If you’re in Scotland, when you cast your vote on Thursday (or before if you have a postal vote), be aware that the voting system used gives you more say in the way your Council is run and that’s all down to the Liberal Democrats.
Way back in 2003, the Liberal Democrats secured the Single Transferable Vote system. This means that Councils are now more balanced in terms of the proportions of the votes cast. Gone are the days where Labour could win majority control in Councils across Scotland on a minority of the vote.
The 2007 election swept away many of these stale old Labour fiefdoms where Labour spent decades taking voters for granted because they knew the system worked in their favour. They could enjoy all the privileges of power and neglect the area and its people.
There are all sorts of systems of proportional representation but the reason STV is favoured by the Lib Dems is because it allows you to choose who you vote for. The system we use for the second vote at Holyrood, for example, or for Europe, allows you to choose a party but the individual candidates are on a party list. STV allows you to order the individual candidates in order of preference.
Such a system gives people the Councils they asked for. It’s meant that many Councils are run by Coalitions. Thirteen of these across Scotland involve the Liberal Democrats. The good thing is that the balance of these coalitions is a much truer reflection of how people voted, unlike at Westminster. The House of Commons is made up of 8% Liberal Democrats – even though 23.7% of people voted Liberal Democrat at the General Election. Our true representation would be around 140 MPs and that would give us much more strength within the Coalition. Even on 8% and just 57 MPs we are managing to implement around 3/4 of our manifesto. If there were more of us, then we would have been able to do even more. Contrast with the overall figures for Scottish Councils elected in 2007 – we got 12.6% of first preference and 13.7% of councillors, a much fairer balance. It was the same for the other parties as this briefing drawn up for the Scottish Parliament by Dr David Denver shows.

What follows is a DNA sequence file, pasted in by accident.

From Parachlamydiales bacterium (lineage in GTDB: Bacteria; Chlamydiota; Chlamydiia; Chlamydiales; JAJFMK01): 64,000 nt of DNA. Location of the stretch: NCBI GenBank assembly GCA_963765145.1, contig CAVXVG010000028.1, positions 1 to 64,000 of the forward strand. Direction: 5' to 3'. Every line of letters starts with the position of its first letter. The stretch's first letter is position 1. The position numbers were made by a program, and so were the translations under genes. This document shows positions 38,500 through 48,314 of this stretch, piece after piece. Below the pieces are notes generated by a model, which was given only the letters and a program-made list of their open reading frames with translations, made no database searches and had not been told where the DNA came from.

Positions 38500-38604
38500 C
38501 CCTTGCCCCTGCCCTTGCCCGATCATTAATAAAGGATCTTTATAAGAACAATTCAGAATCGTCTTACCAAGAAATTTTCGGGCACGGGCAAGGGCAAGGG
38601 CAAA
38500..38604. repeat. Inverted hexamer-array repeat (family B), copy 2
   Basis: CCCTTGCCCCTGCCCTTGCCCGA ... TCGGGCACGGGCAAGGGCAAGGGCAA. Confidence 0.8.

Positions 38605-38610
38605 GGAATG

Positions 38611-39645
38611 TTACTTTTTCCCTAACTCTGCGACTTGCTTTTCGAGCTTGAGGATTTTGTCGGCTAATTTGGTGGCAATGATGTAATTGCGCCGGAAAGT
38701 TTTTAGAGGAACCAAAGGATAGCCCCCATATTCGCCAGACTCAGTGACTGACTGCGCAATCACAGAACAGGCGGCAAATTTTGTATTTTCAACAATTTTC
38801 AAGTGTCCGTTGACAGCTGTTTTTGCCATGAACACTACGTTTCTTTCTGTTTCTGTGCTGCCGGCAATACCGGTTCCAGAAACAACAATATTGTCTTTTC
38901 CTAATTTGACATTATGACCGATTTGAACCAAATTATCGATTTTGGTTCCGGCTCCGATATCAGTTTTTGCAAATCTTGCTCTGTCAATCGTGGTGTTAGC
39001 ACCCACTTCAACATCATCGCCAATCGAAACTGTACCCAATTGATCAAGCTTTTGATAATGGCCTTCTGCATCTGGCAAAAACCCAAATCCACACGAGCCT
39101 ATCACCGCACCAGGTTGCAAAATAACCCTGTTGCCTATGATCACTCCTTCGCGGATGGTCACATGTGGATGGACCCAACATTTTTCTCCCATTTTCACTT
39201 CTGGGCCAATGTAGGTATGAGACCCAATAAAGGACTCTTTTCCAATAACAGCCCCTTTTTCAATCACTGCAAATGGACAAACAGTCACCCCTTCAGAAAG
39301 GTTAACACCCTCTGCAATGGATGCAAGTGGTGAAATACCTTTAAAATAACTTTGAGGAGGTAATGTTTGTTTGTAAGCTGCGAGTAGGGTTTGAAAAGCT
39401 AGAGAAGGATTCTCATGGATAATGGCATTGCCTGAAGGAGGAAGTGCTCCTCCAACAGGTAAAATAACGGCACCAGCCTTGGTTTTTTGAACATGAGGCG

Labour had to be dragged kicking and screaming to accept STV – and in fact, the Liberal Democrats would have preferred 5 and 6 member wards which would have encouraged even greater diversity and pluralism, with more seats for the Greens, for example, and other smaller parties or independents. Liberal Democrats made it happen, though. It’s revolutionised local government in Scotland and, I think, pulled up the standard of our local authorities by some margin. It’s also provided stable Government in most local authorities, except those where the SNP decided they couldn’t be bothered making difficult decisions, like the Highlands and Argyll and Bute.
The introduction of STV is just one example that shows what you get when you elect Liberal Democrats – we will always try to give power away, not hoard it for ourselves. When you write your 1 in a box on Thursday, put it next to a Liberal Democrat.